GraceKennedy CEO Don Wehby and General Counsel Gail Moss-Solomon recalled McConnell's role in strengthening the Private Sector Organisation of Jamaica, in which he had served as honorary secretary and vice-president. We were moved by his genuine concern for others.

The best tribute we can give to him is to aspire to his standard of excellence and patriotism. Someone of his means could have lived anywhere in the world, but he chose to stay in his homeland and serve with every fibre of his being.

We offer condolence to his family and thank them for sharing their beloved husband, father and grandfather with us. Rest in peace, William McConnell.

Honour Miss Lou as

I remember travelling with Brian “Beezo” Meeks to Gordon Town in preparation for Carifesta 76 to interview the incomparable Louise Bennett. The conversation was punctuated with laughter and “Lawd, mi dear...” as she recalled how she travelled to England to study drama, spoke the Queen's English for British Broadcasting Corporation assignments, and then won over audiences with her witty poems in Jamaican language.

As children, we were taken by our parents to see her star in the annual national pantomime. Queenie's Daughter stands out. We learned the entire musical by heart, enjoying the banter among Miss Lou, Ranny Williams and Lois Kelly-Miller.

How wonderful that the statue of our foremost cultural icon is now in place at the square in Gordon Town named for her. For a woman of her time to give us masterful poetry, drama, music, and commentary on every existing media platform is an absolute phenomenon, and we appeal to the Government to declare her a national hero.

Tragic loss of Pastor

Jamaicans are reeling from the heinous murder of young Pastor James Johnson, who engaged us with his thoughtful posts on social media and was a dedicated volunteer for multiple causes. For a 29-year-old with such a big heart to lose his life while preparing to teach Bible studies at his church is a cry for our country to nurture more decent, law-abiding citizens and be more resolute in ending this scourge of crime.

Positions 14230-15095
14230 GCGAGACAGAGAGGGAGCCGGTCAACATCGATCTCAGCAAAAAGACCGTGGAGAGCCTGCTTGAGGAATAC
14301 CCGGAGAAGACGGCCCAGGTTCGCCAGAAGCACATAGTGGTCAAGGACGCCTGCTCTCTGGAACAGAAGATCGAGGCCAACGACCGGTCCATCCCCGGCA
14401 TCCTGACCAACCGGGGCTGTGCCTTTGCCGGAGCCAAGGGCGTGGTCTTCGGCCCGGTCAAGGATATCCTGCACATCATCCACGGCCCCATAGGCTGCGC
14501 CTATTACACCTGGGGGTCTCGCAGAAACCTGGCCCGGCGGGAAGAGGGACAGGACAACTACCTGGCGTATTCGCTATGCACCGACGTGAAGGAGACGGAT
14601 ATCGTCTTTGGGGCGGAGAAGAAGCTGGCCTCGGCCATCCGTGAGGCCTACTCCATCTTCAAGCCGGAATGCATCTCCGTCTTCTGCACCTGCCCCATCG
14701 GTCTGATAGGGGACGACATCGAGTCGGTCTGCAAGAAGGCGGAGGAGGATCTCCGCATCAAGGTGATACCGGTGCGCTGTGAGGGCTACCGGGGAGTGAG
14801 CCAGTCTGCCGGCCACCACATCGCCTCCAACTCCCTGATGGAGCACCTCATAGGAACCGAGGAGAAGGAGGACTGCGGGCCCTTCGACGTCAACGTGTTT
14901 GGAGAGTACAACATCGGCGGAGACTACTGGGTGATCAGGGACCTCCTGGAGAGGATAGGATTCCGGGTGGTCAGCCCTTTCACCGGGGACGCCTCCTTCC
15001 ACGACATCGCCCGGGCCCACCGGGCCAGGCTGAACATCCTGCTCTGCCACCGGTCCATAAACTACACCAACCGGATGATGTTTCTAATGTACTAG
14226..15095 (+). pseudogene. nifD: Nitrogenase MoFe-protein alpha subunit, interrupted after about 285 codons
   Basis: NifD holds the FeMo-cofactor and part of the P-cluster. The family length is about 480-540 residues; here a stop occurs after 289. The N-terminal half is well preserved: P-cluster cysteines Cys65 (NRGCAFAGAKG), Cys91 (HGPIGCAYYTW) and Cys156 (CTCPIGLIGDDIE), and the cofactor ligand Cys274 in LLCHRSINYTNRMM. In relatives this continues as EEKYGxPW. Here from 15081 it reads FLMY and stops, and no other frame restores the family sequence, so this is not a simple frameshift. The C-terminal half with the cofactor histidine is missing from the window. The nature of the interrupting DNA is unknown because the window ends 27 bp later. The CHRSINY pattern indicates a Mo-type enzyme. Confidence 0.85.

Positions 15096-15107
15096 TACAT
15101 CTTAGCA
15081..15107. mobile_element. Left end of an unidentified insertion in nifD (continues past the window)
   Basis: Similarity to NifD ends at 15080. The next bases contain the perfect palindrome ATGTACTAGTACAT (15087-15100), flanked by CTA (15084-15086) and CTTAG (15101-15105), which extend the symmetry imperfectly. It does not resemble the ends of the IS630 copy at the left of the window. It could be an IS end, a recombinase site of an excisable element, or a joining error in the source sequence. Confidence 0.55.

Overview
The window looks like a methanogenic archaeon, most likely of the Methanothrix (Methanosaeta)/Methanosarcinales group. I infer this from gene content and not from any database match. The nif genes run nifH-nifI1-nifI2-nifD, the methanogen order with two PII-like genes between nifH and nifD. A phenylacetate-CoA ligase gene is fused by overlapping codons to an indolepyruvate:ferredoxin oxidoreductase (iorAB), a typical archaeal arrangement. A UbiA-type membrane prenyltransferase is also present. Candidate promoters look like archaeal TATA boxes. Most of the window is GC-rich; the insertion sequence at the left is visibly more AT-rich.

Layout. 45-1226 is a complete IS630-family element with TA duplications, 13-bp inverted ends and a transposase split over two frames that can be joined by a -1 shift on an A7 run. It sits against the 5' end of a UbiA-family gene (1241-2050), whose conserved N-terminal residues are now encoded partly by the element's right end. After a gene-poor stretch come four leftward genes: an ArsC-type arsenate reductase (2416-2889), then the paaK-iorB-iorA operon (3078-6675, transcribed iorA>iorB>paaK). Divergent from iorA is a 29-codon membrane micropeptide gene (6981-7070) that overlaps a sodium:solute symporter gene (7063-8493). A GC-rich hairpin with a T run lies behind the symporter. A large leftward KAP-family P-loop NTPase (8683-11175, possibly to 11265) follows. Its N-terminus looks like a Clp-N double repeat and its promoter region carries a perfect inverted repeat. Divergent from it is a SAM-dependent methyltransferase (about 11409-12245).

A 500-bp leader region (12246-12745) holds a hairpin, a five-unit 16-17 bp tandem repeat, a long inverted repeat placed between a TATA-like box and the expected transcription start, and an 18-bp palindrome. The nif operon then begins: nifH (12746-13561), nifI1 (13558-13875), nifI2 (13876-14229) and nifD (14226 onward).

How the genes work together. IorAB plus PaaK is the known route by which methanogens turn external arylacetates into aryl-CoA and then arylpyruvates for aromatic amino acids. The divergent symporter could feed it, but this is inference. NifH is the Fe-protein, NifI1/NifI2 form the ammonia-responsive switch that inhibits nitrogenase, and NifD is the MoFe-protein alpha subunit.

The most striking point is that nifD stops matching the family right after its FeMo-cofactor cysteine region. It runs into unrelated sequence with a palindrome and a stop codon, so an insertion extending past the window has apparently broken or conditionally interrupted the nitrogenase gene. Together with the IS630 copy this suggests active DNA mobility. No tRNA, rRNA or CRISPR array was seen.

Pastor Johnson may have received a danger signal as he posted this message earlier this year: “Even as I fight to stay alive I'm reminded that there is hope in the Lord. If ever I prematurely leave my heart is at peace and I know I'm going to a better place. I'm of the view I've fulfilled my purpose.”

Our sympathy to his family, congregation and colleagues. May the angels welcome James Johnson.

CCRP Living Legacy Awards

This Friday, as we celebrate Seniors' Week, we gather at Mona Visitors' Lodge to honour four outstanding individuals with the Caribbean Community of Retired Persons (CCRP) Living Legacy Award: Joy Crooks, co-founder of the Committee for the Upliftment of the Mentally Ill (CUMI); Dr Jean Small, educator, poet and dramatist; Glen Christian, business leader and philanthropist; and Dr Owen James, family physician and seniors' advocate.

The legendary Ernie Smith, Jamaica 50 Living Legacy Award recipient, will give a musical tribute. Much gratitude to Continental Baking Company Chairman Gary “Butch” Hendrickson for his invaluable sponsorship of this year's event.

The CCRP continues to meet an important objective of preserving the legacy of seniors. I have seen too many instances of attempts to rewrite history, as pretenders seek credit for what they did not do. We research the citations carefully and have them available for anyone who would like to learn more about the over 80 individuals we have been honoured since 2012.

lowriechin@aim.co

www.lowrie-chin.blogspot.com